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I just got Skyrim for Xbox 360. Reading about it online I came across articles saying not to complete the mage quests until after level 25 or you'll waste the items they give you. Now I'm worried this game is going to be work to play.

I just want to play the game naturally, to enjoy the deep story and not think about things like optimising my character, but I don't know if Skyrim will let me do that. Will I be able to play through the game without planning character development and grinding, or will it make me regret ignoring those things if I want to advance enough to finish it?

So specifically:

  • Is it possible to just play the game for the fun of it without paying any attention to things like online skill builders, quest guides, etc.?
  • Do I have to pay careful attention and plan out my gameplay?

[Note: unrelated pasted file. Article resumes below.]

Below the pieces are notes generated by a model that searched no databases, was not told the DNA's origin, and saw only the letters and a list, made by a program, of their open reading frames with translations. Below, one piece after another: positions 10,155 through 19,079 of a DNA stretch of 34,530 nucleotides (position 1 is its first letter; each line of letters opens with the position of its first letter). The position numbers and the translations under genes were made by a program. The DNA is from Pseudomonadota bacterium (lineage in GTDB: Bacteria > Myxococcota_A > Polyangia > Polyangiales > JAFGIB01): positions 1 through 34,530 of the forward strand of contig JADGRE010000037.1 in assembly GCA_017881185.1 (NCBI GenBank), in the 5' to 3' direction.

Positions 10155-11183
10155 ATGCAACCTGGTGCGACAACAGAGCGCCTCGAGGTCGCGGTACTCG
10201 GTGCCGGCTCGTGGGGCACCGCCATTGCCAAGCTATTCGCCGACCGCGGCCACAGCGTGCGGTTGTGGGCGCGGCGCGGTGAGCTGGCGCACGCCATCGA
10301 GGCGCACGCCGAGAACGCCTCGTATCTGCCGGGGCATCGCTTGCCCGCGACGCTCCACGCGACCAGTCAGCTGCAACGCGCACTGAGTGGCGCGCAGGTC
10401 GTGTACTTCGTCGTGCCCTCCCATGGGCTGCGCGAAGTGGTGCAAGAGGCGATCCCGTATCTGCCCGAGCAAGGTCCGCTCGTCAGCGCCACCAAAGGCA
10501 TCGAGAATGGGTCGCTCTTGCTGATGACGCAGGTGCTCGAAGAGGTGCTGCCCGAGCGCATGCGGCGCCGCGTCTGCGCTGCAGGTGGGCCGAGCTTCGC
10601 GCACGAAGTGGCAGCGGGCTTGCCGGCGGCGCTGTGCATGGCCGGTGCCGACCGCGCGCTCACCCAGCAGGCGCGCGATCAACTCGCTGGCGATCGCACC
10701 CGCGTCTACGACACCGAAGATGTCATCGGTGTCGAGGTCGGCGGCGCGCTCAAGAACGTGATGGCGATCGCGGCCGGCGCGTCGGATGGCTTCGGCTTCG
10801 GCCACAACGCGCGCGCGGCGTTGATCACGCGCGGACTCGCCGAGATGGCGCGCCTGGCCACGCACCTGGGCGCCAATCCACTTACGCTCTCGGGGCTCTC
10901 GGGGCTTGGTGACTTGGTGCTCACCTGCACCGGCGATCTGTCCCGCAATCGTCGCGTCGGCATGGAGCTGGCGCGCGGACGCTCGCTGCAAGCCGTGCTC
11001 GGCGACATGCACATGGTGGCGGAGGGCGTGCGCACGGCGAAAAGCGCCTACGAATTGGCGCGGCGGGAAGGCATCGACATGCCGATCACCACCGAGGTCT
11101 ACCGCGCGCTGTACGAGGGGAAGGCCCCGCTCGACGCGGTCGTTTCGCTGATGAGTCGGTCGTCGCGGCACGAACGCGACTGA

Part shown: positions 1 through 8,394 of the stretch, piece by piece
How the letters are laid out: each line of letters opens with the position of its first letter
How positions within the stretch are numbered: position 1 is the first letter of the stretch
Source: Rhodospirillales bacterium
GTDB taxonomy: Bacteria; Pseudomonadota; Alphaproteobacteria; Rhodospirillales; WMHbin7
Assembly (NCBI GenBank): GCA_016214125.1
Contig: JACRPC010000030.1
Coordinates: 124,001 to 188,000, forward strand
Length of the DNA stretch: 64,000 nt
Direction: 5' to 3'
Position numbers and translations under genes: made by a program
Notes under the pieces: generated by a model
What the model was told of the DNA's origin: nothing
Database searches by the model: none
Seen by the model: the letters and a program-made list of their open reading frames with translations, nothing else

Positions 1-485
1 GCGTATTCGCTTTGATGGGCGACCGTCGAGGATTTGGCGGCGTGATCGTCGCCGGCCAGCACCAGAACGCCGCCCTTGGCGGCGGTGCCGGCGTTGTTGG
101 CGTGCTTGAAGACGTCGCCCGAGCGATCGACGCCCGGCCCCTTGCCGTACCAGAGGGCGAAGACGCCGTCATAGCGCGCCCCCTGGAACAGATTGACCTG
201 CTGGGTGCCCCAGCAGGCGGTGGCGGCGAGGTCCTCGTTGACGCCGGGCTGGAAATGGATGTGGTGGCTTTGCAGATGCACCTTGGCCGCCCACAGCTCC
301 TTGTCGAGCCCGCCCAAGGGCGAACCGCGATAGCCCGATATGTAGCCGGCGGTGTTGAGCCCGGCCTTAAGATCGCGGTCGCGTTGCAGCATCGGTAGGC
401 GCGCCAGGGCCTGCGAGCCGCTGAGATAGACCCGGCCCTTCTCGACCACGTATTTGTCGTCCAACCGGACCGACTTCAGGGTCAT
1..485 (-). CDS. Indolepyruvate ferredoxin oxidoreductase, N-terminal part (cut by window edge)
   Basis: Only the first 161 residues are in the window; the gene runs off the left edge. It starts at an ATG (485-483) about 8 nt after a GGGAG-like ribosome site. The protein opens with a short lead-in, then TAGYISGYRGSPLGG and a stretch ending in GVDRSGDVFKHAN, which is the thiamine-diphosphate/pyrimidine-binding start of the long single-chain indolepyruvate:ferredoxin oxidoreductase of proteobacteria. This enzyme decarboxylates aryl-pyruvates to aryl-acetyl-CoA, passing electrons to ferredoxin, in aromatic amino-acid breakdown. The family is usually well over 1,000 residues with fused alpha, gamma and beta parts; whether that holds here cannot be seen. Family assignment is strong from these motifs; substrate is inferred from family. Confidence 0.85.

• If I continue playing without looking up any advice/info online will my negligence catch up with me and make me need to do a lot of grinding/buying/etc. to advance past a certain point?
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    This is an.... odd question. This is more of a "opinion" question. But anyway, play how you want. I've actually made it to level 45 and hardly completed the main quest at all. The answer is no, you don't have to follow a guide. No good game would force you to follow a guide or someone's advice in order to have fun. – avestar101 Sep 9 '13 at 22:46
  • Im just worried that one day Id find myself facing a quest and terribly ill prepared for lack of planning and foresight using information not directly available to you in game. – user79950 Sep 9 '13 at 22:50
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    The game might bug out from time to time, but guides and builders definitely aren't needed to play. They just maximize your efficiency in acquiring things. – Frank Sep 9 '13 at 22:52
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    From what I remember, no pat of the game is difficult enough to require an optimized character, that won't stop people from optimizing though. You might find yourself wandering into areas too difficult for your level, but you can always run away and come back later. – Sconibulus Sep 9 '13 at 22:54